Porsche breaks car sales record in 2012

Porsche showed off the new Cayman at the LA motor show Porsche showed off its new Cayman at the LA motor show last month

German luxury carmaker Porsche has said it has already beaten its annual record for most cars sold.

It sold 128,978 cars worldwide in the 11 months to November - already beating the 118,868 sports cars sold in the whole of last year.

Porsche marketing and sales chief Bernhard Maier said that last month alone was up 39% on November 2011.

Demand came from China and the US, where there was 70% more demand for Porsches last month than in 2011.

The demand from other countries has picked up for slack demand in recession-hit Europe.

The result has been a 7.1% fall in car sales in Europe so far this year, with some southern European markets seeing sales slump by about a fifth.

'Squeezed middle'

Premium carmakers, such as Porsche and BMW, and budget manufacturers, such as Hyundai, are doing relatively well. But mid-market players - such as Ford and General Motors' Opel and Vauxhall units - are having a torrid time, suffering falling sales, profits and market shares.

David Bailey, a professor of international business strategy and economics at Coventry University Business School, told the BBC that Porsche's success was driven by "huge growth in emerging markets".

"The premium producers are doing very well and the lower end is doing well too. What you have is a bit of a squeezed middle."

Analysis

Porsche's dramatic sales growth is a result of a strategy that was hammered out a long time ago.

For years, the German sports car company was essentially a unique niche player offering various versions of its flagship 911 model, accompanied by various cheaper models for customers on a budget.

All this changed a decade ago with the launch of the Cayenne sports utility vehicle. At the time, many said Porsche was in danger of damaging its brand by stretching it, but instead the Cayenne rose to become the marque's best-seller, helping cement its reputation as one of the world's most profitable carmakers.

Since then, the range on offer has continued to expand, with the number of models expected to top 10 by 2016, and this is expected to continue to drive further sales growth in the years ahead.

GM estimates it stands to lose more than $1.5bn (£935m; 1.2bn euros) on its European operations this year. This week, it said it would end car production at its Bochum manufacturing plant in Germany in 2016.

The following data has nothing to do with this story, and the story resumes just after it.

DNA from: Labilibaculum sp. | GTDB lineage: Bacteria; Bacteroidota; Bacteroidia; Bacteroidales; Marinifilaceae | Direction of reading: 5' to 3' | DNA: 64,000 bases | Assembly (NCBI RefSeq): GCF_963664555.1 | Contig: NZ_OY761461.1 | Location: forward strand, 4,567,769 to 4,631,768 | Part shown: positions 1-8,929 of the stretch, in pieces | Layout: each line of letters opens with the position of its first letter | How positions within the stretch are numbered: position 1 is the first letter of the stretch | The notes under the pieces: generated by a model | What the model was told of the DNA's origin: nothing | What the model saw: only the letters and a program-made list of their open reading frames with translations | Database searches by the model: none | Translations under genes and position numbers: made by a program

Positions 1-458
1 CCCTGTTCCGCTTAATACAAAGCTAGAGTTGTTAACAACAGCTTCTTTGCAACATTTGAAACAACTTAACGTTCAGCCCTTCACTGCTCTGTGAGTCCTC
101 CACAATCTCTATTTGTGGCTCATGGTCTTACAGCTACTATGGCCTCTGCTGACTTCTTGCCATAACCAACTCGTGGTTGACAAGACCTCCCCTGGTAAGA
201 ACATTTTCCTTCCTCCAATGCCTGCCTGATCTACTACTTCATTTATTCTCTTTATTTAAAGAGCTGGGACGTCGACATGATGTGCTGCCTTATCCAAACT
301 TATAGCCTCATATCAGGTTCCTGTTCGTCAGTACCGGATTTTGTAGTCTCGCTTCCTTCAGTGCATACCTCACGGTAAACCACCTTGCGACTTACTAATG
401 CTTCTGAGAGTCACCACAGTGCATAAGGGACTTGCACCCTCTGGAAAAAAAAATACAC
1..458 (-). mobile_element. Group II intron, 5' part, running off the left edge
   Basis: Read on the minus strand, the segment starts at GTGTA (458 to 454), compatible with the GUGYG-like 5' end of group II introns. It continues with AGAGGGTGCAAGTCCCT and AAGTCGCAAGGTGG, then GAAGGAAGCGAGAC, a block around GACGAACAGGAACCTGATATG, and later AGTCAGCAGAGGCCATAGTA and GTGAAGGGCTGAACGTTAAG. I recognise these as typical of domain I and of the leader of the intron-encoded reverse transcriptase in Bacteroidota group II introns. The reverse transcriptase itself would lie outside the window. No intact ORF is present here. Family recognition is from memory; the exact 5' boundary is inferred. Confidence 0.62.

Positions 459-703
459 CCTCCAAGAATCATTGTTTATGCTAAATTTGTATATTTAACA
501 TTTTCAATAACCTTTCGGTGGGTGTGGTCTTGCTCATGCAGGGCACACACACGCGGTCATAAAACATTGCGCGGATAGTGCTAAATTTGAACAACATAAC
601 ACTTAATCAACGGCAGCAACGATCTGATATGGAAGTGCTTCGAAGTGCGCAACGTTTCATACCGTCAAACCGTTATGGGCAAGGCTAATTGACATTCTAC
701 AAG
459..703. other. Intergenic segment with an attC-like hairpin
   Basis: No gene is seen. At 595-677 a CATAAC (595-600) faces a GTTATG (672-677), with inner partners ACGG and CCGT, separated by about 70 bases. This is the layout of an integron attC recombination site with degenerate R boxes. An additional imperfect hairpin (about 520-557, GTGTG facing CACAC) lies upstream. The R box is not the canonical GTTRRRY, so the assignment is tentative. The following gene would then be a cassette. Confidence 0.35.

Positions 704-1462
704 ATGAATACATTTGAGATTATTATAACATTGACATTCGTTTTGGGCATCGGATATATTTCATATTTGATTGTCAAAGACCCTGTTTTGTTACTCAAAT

"People want to be seen in a BMW or an Audi or a Mercedes, it's a rapidly-developing consumer market," IHS Automotive analyst Tim Urquhart told the BBC.

On Porsche, he said that the "Cayenne has really captured the imagination in the US and China".

At the higher end of the car market, Italy's Maserati sold 6,200 last year and said on Wednesday that sales in the first nine months of this year were up 2% to 4,754.

But it hopes to sell 50,000 Maseratis a year by 2015. It plans to sell the sixth-generation of the four-door Maserati model, starting in the 150,000-euro range.

By comparison, a Ferrari starts at 20% below the Maserati. A Porsche Panamera costs from 77,000 to 166,000 euros.

Meanwhile, Indian-owned luxury carmaker Jaguar Land Rover said on Wednesday that it sold 324,184 vehicles during the first 11 months of the year, up 32% from the same period last year.

It is planning to set up a factory in Saudi Arabia and began construction of a factory in China last month.

In July, German mass-market rival Volkswagen agreed a deal to pay 4.46bn euros ($5.6bn; £3.6bn) to buy the remaining 50.1% stake in Porsche it did not already own.

Volkswagen had acquired a 49.9% stake in Porsche in 2009.

More on This Story

More Business stories

RSS

Features & Analysis

Elsewhere on the BBC

  • ChildMovie magic

    What do the similarities in children's movies reveal about cinema - and us?

Programmes

  • A motorised skateboadThe Travel Show Watch

    The motorised skateboard which can reach speeds of 17mph (27 km/h) and other travel technology

BBC © 2014 The BBC is not responsible for the content of external sites. Read more.

This page is best viewed in an up-to-date web browser with style sheets (CSS) enabled. While you will be able to view the content of this page in your current browser, you will not be able to get the full visual experience. Please consider upgrading your browser software or enabling style sheets (CSS) if you are able to do so.